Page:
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1.1 Introduction by Benjamin Crowell, Light and Matter licensed under the Creative Commons Attribution-ShareAlike license.

Life would be very different if you were the size of an insect.

vCalc Companion Formulas | ||

vCalc Formulary | 1.1 Introduction | |

`A=pi*r^2` | Area of a circle | |

`A=(wh)/2` | Area of a triangle |

Why can't an insect be the size of a dog? Some skinny stretched-out cells in your spinal cord are a meter tall - why does nature display no single cells that are not just a meter tall, but a meter wide, and a meter thick as well? Believe it or not, these are questions that can be answered fairly easily without knowing much more about physics than you already do. The only mathematical technique you really need is the humble conversion, applied to area and volume.

* a / Amoebas this size are seldom encountered.*

Area can be defined by saying that we can copy the shape of interest onto graph paper with 1 cm ×

1 cm squares and count the number of squares inside. Fractions of squares can be estimated by eye. We then say the area equals the number of squares, in units of square cm. Although this might seem less “pure” than computing areas using formulae like `A=pi*r^2` for a circle or `A=wh"/"2` for a triangle, those formulae are not useful as definitions of area because they cannot be applied to irregularly shaped areas.

Units of square cm are more commonly written as `"cm"^2`in science. Of course, the unit of measurement symbolized by “cm” is not an algebra symbol standing for a number that can be literally multiplied by itself. But it is advantageous to , and 1write the units of area that way and treat the units as if they were algebra symbols. For instance, if you have a rectangle with an area of `6"m"^2` and a width of `2` m, then calculating its length as `(6 "m"^2)"/"(2 "m")=3 "m"` gives a result that makes sense both numerically and in terms of units. This algebra-style treatment of the units also ensures that our methods of converting units work out correctly. For instance, if we accept the fraction `(100 "cm")/(1 "m")`as a valid way of writing the number one, then one times one equals one, so we should also say that one can be represented by `(100 "cm")/(1 "m")×(100 "cm")/(1 "m")`, which is the same as `(10000 "cm"^2)/(1 "m"^2)`.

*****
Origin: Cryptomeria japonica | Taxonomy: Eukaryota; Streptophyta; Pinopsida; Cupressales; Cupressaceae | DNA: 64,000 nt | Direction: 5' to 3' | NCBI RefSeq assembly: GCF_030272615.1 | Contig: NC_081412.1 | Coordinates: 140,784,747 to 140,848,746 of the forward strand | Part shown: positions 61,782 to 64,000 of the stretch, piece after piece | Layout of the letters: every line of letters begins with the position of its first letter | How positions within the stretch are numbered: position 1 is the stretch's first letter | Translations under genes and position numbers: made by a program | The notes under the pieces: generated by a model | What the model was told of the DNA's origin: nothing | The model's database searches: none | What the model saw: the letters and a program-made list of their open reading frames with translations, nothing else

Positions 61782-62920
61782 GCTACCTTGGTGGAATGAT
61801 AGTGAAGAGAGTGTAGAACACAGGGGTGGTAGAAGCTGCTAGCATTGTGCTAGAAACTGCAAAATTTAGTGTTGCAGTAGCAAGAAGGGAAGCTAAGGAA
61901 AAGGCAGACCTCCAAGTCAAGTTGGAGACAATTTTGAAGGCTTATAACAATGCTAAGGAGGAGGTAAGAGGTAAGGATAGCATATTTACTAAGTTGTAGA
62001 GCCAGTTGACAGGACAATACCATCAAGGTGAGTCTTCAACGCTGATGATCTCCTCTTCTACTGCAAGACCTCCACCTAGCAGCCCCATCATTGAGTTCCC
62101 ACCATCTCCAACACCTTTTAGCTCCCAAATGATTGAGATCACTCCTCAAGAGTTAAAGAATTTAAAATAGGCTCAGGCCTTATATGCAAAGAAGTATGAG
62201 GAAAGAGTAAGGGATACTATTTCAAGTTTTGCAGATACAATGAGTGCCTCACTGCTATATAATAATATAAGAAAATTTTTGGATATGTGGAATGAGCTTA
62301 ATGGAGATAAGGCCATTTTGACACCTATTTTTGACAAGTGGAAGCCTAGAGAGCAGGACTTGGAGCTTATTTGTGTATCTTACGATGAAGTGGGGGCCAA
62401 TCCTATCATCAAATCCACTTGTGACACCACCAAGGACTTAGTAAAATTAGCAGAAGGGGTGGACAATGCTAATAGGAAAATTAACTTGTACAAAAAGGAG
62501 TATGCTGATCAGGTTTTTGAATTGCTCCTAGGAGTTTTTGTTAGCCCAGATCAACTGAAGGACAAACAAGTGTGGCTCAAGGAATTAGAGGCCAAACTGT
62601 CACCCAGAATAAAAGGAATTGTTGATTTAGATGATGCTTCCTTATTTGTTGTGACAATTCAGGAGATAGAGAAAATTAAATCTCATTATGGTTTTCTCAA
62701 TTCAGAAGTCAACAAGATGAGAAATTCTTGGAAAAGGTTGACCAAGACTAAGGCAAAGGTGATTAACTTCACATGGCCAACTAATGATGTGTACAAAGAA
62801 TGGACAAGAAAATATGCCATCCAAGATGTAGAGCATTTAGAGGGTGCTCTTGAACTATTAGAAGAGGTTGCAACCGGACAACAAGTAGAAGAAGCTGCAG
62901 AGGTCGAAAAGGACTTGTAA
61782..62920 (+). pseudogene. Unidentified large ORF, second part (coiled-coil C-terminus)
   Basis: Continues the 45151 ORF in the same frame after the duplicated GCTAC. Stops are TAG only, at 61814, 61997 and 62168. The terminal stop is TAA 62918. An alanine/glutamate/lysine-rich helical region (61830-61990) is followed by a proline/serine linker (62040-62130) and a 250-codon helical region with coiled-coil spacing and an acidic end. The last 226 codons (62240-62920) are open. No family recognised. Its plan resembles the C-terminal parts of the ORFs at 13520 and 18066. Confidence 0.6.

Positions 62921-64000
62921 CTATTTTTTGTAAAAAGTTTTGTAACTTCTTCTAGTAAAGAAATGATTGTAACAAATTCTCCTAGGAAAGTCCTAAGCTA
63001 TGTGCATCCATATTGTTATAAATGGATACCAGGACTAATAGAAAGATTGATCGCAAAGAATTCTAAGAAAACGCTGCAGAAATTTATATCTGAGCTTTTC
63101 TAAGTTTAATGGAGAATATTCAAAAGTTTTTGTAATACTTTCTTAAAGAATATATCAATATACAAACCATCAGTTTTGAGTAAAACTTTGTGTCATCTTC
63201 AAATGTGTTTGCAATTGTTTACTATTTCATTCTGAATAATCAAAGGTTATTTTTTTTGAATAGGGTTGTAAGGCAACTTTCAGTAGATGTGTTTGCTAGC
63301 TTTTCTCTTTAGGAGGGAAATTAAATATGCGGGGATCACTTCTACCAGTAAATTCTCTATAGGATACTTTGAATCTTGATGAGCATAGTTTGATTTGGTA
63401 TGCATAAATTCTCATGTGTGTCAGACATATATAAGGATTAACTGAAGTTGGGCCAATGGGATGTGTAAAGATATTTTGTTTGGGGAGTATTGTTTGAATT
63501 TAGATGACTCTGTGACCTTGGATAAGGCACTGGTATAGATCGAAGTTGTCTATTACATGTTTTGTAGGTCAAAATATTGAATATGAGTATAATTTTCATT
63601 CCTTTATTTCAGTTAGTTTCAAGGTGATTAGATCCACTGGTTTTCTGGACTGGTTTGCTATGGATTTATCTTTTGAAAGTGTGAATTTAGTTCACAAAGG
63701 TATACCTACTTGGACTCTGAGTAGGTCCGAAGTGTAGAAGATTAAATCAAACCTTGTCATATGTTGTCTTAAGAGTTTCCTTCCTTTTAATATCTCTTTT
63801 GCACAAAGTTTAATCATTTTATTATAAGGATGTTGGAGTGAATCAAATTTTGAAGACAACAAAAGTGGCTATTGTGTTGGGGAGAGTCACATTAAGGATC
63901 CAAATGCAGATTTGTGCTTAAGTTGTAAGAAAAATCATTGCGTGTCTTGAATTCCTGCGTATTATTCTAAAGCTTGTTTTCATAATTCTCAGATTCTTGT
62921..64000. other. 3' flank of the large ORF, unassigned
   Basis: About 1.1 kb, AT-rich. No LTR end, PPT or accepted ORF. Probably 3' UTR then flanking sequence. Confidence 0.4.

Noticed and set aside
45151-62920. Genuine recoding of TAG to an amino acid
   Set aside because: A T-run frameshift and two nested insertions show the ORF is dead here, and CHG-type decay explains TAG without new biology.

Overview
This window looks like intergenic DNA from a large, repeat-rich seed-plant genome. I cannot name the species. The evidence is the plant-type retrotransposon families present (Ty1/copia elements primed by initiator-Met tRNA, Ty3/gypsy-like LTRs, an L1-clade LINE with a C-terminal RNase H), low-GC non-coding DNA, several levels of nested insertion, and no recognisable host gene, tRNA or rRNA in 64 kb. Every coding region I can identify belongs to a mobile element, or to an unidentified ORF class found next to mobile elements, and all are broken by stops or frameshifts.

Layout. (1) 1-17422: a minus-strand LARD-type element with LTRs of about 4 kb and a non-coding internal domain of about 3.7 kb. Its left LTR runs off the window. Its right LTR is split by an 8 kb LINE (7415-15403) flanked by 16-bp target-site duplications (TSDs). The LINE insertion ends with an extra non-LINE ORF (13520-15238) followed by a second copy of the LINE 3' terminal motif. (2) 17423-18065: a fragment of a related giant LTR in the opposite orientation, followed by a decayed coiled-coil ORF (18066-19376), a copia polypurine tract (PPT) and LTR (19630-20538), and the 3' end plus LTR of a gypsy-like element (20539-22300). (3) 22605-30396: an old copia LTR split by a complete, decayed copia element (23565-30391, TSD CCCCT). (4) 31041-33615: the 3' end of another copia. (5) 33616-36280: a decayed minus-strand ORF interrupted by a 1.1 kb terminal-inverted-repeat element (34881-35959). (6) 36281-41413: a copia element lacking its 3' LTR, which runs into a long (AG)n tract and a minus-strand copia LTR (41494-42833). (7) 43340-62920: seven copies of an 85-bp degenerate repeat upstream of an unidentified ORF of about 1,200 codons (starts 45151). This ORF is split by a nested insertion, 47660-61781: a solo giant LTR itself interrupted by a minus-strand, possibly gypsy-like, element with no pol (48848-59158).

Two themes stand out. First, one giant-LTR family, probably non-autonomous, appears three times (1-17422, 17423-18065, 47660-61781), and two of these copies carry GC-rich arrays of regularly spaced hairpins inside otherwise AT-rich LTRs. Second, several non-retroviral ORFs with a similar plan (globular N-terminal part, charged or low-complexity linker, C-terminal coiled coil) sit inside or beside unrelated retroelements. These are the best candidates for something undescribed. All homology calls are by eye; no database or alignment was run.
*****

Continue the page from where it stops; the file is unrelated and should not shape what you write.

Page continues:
That means the conversion factor from square meters to square centimeters is a factor of 104, i.e., a square meter has 104 square centimeters in it.

All of the above can be easily applied to volume as well, using one-cubic-centimeter blocks instead of squares on graph paper.

To many people, it seems hard to believe that a square meter equals `10000` square centimeters, or that a cubic meter equals a million cubic centimeters - they think it would make more sense if there were `100 "cm"^2` in `1 "m"^2`, and `100 "cm"^3` in `1 "m"^3`, but that would be incorrect. The examples shown in figure b aim to make the correct answer more believable, using the traditional U.S. units of feet and yards. (One foot is 12 inches, and one yard is three feet.)

b / Visualizing conversions of area and volume using traditional U.S. units.

self-check: Based on figure b, convince yourself that there are `9 "ft"^2` in a square yard, and `27 "ft"^3`in a cubic yard, then demonstrate the same thing symbolically (i.e., with the method using fractions that equal one).

(answer in the back of the PDF version of the book)

? Solved problem: converting `"mm"^2` to `"cm"^2` — problem 10

? Solved problem: scaling a liter — problem 19

? How many square centimeters are there in a square inch? (1 inch = 2.54 cm) First find an approximate answer by making a drawing, then derive the conversion factor more accurately using the symbolic method.

* c / Galileo Galilei (1564-1642) was a Renaissance Italian who brought the scientific method to bear on physics, creating the modern version of the science. Coming from a noble but very poor family, Galileo had to drop out of medical school at the University of Pisa when he ran out of money. Eventually becoming a lecturer in mathematics at the same school, he began a career as a notorious troublemaker by writing a burlesque ridiculing the university's regulations - he was forced to resign, but found a new teaching position at Padua. He invented the pendulum clock, investigated the motion of falling bodies, and discovered the moons of Jupiter. The thrust of his life's work was to discredit Aristotle's physics by confronting it with contradictory experiments, a program that paved the way for Newton's discovery of the relationship between force and motion. In chapter 3 we'll come to the story of Galileo's ultimate fate at the hands of the Church. *

1.1 Introduction by Benjamin Crowell, Light and Matter licensed under the Creative Commons Attribution-ShareAlike license.